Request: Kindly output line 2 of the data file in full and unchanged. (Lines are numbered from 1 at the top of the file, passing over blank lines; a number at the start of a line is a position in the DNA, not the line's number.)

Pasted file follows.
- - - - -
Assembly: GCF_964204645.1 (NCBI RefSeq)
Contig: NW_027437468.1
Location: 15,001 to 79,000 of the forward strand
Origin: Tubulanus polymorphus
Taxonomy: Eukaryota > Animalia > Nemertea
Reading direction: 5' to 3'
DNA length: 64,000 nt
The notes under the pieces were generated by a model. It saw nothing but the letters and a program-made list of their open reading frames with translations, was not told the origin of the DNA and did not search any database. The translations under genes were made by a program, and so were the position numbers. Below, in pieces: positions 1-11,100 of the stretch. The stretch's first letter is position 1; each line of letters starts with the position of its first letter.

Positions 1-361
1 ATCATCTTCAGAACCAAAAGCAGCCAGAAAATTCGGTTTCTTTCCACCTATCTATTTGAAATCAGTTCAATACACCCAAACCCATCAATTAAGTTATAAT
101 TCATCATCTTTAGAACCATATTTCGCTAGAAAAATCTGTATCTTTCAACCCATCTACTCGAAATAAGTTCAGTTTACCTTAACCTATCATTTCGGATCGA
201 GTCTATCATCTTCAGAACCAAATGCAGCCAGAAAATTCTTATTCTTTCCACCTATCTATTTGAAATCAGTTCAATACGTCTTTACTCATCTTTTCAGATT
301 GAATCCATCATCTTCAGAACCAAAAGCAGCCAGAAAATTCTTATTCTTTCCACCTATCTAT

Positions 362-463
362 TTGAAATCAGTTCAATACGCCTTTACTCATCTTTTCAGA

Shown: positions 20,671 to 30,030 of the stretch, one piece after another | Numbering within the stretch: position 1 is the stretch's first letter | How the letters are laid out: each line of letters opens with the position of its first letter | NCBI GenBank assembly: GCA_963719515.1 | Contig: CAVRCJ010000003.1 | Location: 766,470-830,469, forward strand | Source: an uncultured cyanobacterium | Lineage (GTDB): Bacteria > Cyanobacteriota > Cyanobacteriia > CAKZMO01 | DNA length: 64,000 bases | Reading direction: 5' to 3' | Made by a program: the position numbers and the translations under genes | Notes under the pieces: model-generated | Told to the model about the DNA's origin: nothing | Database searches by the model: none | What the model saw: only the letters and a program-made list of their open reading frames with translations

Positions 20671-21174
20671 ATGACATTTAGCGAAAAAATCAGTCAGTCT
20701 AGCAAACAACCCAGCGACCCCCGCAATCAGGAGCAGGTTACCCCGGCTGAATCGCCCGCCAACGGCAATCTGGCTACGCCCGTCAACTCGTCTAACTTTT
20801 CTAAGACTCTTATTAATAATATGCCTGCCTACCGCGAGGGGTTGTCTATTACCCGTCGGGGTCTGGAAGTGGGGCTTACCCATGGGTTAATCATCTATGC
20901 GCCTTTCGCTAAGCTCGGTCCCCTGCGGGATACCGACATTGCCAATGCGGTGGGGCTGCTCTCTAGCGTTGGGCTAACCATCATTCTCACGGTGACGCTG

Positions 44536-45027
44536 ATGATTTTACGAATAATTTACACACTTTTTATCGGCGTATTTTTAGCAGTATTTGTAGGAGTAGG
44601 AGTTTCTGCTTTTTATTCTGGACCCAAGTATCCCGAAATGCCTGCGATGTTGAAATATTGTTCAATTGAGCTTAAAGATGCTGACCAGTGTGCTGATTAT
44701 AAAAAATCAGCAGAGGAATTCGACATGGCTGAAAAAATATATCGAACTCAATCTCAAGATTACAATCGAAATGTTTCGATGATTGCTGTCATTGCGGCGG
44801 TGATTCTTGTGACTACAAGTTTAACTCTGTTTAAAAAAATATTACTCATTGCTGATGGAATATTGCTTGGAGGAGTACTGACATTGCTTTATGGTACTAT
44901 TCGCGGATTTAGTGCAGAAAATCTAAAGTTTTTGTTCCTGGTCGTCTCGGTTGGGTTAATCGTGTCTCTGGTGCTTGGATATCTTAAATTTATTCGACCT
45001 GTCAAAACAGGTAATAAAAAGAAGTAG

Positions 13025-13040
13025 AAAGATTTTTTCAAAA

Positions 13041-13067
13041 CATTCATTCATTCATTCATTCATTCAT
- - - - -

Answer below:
Contig: NW_027437468.1